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Observatory Downsizing, Telescope Closings Proposed
Nov 2006
WASHINGTON, Nov. 3, 2006 -- The National Science Foundation's (NSF) Astronomy Senior Review Committee report, released today, recommends downsizing the National Optical Astronomy Observatory, making significant changes within the National Radio Astronomy Observatory and closing most of the public solar telescopes.

The committee, a subcommittee of the Directorate for Mathematical and Physical Sciences Advisory Committee, included representatives from universities and national laboratories. It was asked to make major recommendations for restructuring the NSF's ground-based astronomy efforts in a bid to save its Division of Astronomical Sciences (AST) $30 million, roughly 15 percent of the total budget, 25 percent of the budget currently spent on facilities and approximately a quarter of the combined budgets of the four national observatories.

The committee did not , however, put a dollar amount on its recommendations, saying among other things that a more in-depth cost analysis of each suggestion needs to be performed first.ATST.jpg
Illustration of the Advanced Technology Solar Telescope, which, if constructed, would be the largest solar telescope in the world.

Among its major recommendations, the committee suggested that the National Solar Observatory (NSO) should consolidate operations into a single headquarters and close its operations at Kitt Peak, Ariz., and Sacramento Peak, N.M., as soon as funding begins for the 4-meter Advanced Technology Solar Telescope (ATST). ATST will be the largest solar telescope in the world, using adaptive optics technology to provide the sharpest views ever taken of the solar surface. Currently in the design phase, ATST is proposed to be located at Haleakala, Hawaii, east of Mees Solar Observatory, and may be operational in 2014.

The committee also recommended that support for the Global Oscillations Network Group (GONG) project end one year after the successful opening of the Solar Dynamics Observatory. The NSO also operates GONG, a worldwide network of six solar telescopes for helioseismology, and the GONG Data Center in Tucson, Ariz.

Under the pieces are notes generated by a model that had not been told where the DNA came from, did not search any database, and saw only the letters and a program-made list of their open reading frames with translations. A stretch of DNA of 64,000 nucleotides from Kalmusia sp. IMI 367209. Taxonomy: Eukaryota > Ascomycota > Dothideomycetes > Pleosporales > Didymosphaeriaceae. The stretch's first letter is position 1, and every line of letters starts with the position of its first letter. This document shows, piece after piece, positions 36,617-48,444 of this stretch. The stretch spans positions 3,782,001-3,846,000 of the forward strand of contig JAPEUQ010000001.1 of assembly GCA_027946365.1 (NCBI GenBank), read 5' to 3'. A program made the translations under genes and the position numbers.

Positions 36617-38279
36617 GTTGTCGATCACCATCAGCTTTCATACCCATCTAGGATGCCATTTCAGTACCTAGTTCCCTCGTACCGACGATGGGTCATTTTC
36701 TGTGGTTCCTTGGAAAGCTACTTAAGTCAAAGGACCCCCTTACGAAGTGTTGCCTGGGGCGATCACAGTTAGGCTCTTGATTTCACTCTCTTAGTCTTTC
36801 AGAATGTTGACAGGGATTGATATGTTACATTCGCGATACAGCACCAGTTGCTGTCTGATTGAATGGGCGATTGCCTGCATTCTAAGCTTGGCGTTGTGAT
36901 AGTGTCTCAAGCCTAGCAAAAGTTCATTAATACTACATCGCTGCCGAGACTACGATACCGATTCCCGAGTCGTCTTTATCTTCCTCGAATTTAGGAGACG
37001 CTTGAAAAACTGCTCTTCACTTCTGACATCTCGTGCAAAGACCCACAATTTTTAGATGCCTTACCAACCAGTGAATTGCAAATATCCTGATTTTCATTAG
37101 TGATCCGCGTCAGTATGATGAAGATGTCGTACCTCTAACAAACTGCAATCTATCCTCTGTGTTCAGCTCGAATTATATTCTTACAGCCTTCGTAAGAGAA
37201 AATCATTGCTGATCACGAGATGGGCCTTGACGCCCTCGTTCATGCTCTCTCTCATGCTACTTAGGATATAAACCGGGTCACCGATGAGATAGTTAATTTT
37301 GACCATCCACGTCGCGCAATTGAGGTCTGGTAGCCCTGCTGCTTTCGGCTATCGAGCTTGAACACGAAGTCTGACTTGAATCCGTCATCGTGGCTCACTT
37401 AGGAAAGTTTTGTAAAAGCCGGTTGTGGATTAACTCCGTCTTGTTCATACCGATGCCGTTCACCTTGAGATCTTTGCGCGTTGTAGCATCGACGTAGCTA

Other recommendations had to do with the Tucson, Ariz.-based National Optical Astronomy Observatory (NOAO), a national center for research in ground-based optical and infrared astronomy. NOAO was formed in 1982 to consolidate all ground-based astronomical observatories managed by the Association of Universities for Research in Astronomy Inc. (Kitt Peak National Observatory in Tucson, Cerro Tololo Inter-American Observatory in Chile and the National Solar Observatory) under a single director, although the NSO now has its own director. As a national facility, NOAO telescopes are open to all astronomers. NOAO also represents the US astronomical community in the International Gemini Project through its new NOAO Gemini Science Center.

The committee said NOAO should reduce its major instrumentation, data products, administrative and science research staff over the next five years and concentrate its efforts on allocating astronomer access to telescopes at the Gemini Science Center, managing the Telescope System Instrumentation Program and operating existing or possibly new telescopes at Cerro Tololo and Kitt Peak.

Significant changes recommended for the Charlottesville, Va.-based National Radio Astronomy Observatory (NRAO) by 2011 include transitioning the Very Long Baseline Array (VBLA) and Arecibo Telescope in Puerto Rico to mostly rely on international funding and personnel or risk closure; reducing operations costs for the Robert C. Byrd Green Bank Telescope (GBT) and cutting NRAO scientific staff costs.

The VLBA is a system of 10 radio-telescope antennas,each with a dish 82 feet in diameter and weighing 240 tons. It spans more than 5000 miles, from Mauna Kea, Hawaii, to St. Croix in the US Virgin Islands.

"The VLBA is used by scientists from around the world because of its unique capabilities. It has produced landmark research milestones and the committee recognized in its report that the VLBA now is poised to become even more scientifically productive. We will aggressively pursue international assistance in keeping this world-class research tool operational, and are optimistic that we will succeed," said Fred K.Y. Lo, NRAO director, in a statement today.

The VLBA provides the greatest angular resolution, or ability to see fine detail, of any telescope in the world, exceeding the capabilities of the Hubble Space Telescope and the future Square Kilometre Array. The committee acknowledged that fact in its report, saying that "if the VLBA is closed, a unique capability would likely be lost for decades."

Regarding the GBT, Lo said the NRAO is already taking steps to make operations as efficient as possible.

"We look forward to an independent cost analysis by specialists in telescope operations and business administration," he said. "In the meantime, we will redouble efforts to explore alternative modes of operation while continuing to enhance scientific capabilities."

The committee said there is a strong scientific case for proceeding with the Giant Segmented Mirror Telescope, the Large Survey Telescope and the Square Kilometer Array projects and that a high-level commission addressing optical-infrared facilities should start to bring together the diverse components of the national program to fully realize its potential.

The AST said it will hold a series of regional town meetings to discuss the committee’s findings and recommendations and get community input. For more information, visit:

The scientific observation of celestial radiation that has reached the vicinity of Earth, and the interpretation of these observations to determine the characteristics of the extraterrestrial bodies and phenomena that have emitted the radiation.
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